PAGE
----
Stepfamily, a Growing Concern
Challenges of a Blended Family
The blended family had become more popular than the traditional nuclear family. Today about 24% of the American population comprise of the nuclear family as oppose to 40% in 1970. (Wikipedia) The divorce rate in North America is about 50%. This means that the blended families will continue to grow as more people get divorced and remarried. According to the Census Bureau, by 2010 the blended family will become the dominant family structure in the US
Today's women on average get married for the first time in their mid twenties to early thirties. Statistics of Scandinavian countries like Sweden and Denmark show that the average age of women's first marriage is usually thirty years old and men 32 years old. For North America, the average age of first marriage is between 25 and 28 for women and 27 and 29 for men. http://www.nationmaster.com/graph/peo_age_at_fir_mar_for_wom-people-age-first-marriage-women
According to the U.S. Census Bureau, the average age of women getting divorced for the first time is 33. The average age for women getting divorced from a second marriage is 39. As the median age between re-marriage, i.e. second marriage is 3.5 years, this means that a women will be in her second marriage by the age of 37 and a man at the age of 42. This means that both are both still within the childbearing age range, and so having children together is highly likely. They are also likely to bring children to the new marriage.
The blended families phenomenon is growing as about 65% of remarriages involve children.(US Census Bureau) The Bureau states that 2/3 of all remarried women and 23% of children will cohabit as stepfamilies.
The blended family has to deal with the realities of merging two families. This is sometimes challenging as values and parenting styles collide. Children are usually caught up in this collision of biological parents and stepmother/father. Coordinating holidays and vacations can become a huge undertaking. Small details can become very complicated, especially, if the exes are still feuding. One parent may undermine agreements with another, thus creating confusion and changes in previously arranged plans.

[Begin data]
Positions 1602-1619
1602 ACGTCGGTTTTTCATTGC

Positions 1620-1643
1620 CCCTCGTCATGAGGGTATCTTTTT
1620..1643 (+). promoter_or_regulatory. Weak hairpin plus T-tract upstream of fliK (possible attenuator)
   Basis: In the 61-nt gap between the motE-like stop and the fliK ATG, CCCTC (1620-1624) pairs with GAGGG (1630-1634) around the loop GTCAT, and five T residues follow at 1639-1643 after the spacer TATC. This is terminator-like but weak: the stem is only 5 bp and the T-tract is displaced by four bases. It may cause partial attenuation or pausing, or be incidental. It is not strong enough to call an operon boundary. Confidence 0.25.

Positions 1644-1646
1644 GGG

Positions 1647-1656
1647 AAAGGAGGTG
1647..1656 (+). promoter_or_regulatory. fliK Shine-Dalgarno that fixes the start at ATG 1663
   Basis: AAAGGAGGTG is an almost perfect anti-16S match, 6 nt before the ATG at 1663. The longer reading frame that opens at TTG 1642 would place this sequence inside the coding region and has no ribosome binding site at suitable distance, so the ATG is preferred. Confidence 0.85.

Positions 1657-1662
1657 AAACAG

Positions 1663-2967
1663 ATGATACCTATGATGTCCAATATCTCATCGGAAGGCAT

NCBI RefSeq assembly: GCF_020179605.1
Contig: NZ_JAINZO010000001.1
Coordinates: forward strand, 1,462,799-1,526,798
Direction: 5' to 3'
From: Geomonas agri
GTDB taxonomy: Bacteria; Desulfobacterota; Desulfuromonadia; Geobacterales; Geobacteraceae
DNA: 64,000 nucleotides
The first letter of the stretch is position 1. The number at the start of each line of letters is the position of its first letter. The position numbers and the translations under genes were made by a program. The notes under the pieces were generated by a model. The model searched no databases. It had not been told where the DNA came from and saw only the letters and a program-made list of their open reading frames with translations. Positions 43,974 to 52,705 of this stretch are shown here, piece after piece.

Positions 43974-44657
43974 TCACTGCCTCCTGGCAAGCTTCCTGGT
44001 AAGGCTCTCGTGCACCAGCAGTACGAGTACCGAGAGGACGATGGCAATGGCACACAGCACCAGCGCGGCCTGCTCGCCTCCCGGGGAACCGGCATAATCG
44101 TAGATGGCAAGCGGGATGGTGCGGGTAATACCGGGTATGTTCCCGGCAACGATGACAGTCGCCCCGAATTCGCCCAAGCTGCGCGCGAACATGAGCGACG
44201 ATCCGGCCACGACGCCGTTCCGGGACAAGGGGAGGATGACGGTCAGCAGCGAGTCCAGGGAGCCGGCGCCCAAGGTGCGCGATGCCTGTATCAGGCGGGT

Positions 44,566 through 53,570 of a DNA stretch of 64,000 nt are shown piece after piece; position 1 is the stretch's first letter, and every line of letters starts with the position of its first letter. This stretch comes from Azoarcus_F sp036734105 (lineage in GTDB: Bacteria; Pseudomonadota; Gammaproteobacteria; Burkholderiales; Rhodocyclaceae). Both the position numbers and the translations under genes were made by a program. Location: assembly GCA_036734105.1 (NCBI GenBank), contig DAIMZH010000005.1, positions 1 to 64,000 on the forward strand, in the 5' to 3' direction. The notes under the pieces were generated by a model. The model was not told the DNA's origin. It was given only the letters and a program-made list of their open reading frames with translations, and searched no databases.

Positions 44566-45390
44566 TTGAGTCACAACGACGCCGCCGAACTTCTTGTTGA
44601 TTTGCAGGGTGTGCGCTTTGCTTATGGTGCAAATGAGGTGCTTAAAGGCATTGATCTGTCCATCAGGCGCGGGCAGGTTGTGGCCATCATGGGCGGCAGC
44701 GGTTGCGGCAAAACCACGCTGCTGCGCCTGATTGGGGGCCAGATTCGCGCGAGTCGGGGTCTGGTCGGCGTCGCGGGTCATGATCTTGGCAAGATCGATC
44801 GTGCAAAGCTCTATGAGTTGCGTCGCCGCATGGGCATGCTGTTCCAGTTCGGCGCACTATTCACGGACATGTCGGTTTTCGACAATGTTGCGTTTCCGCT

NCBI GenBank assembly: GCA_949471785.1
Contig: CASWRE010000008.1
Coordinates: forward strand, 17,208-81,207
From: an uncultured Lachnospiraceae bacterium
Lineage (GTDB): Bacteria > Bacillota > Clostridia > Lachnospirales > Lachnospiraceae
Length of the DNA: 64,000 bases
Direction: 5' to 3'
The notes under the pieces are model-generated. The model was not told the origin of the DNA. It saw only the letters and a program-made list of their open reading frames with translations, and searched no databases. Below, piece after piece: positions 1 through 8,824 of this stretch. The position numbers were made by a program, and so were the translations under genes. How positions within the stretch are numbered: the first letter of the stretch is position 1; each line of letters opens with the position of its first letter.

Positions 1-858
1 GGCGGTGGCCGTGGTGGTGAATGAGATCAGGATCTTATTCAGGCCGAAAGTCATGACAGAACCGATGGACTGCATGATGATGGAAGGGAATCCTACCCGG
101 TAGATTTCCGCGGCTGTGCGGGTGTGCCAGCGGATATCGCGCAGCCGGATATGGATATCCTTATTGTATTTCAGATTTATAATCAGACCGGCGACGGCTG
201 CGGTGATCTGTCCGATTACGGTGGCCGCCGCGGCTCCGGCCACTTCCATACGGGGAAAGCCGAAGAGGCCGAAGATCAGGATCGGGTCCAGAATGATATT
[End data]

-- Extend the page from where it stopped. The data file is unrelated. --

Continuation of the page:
My personal experience confirm some of the statistics and trends. My husband and I were divorced for an average of ten years. This is our second marriage. He came into the second marriage with two teenage daughters and I with a teenage daughter. Raising teenage girls is difficult without the baggage of a stepfamily. The differences in our parenting styles were major challenges because we had opposing expectations of the children.
I am very involved with my daughter since I had been a single mother for over ten years. My daughter and I had open communication and even though I allowed some independence, I expect to know where she was always. She had a curfew of 11pm and had to call to let me know if she was going to stay out later. She was expected to respect and participate in family obligations. This does not mean that she was an angel, of course, she was a teenager, with normal reactions.
My husband, on the other hand, was very much hands off. He did not set a curfew for his children; they could stay out as late as they please. He did not demand that they respect family obligations. This is not to say that they were dispespectful, they just had other priorities. Initially these differences in expectations were the bases of many conflicts. Gradually, we learnt to respect each others style.
Raising a six years old son together has enabled us to utilize our different parenting approaches. We have to constantly work at our parenting skills so that we do not undermine each other. In our family, it would appear that my son is the bridge that blends the family together. From time to time the children have commented on the differences or similarities with their upbringing as compared to their brother. When all is said, they respect and love each other and that's all that a family can expect.
Stepmothers historically do not have a positive image and so that can put some stress on the relationship with stepchildren; stepmothers sometimes find it difficult to decide whether they should be a friend or a parent .The role of a stepfather to teenagers or young adults can be very strained; as stepfather struggles to balance being a disciplinarian or a cool "yes man". It is uncharted territory as biological mother and father,stepmother, stepfather, and stepchildren compromise in the interest of each other. There are no easy answers or solutions as each case is unique and require specific considerations.
I love all my children; biological and step, and would not trade them for anyone else. Even though it continues to be a struggle as personalities clash over the smallest of issues, patience is a virtue. Respect, support and understanding are attributes that allow for a workable relationship in a blended family.
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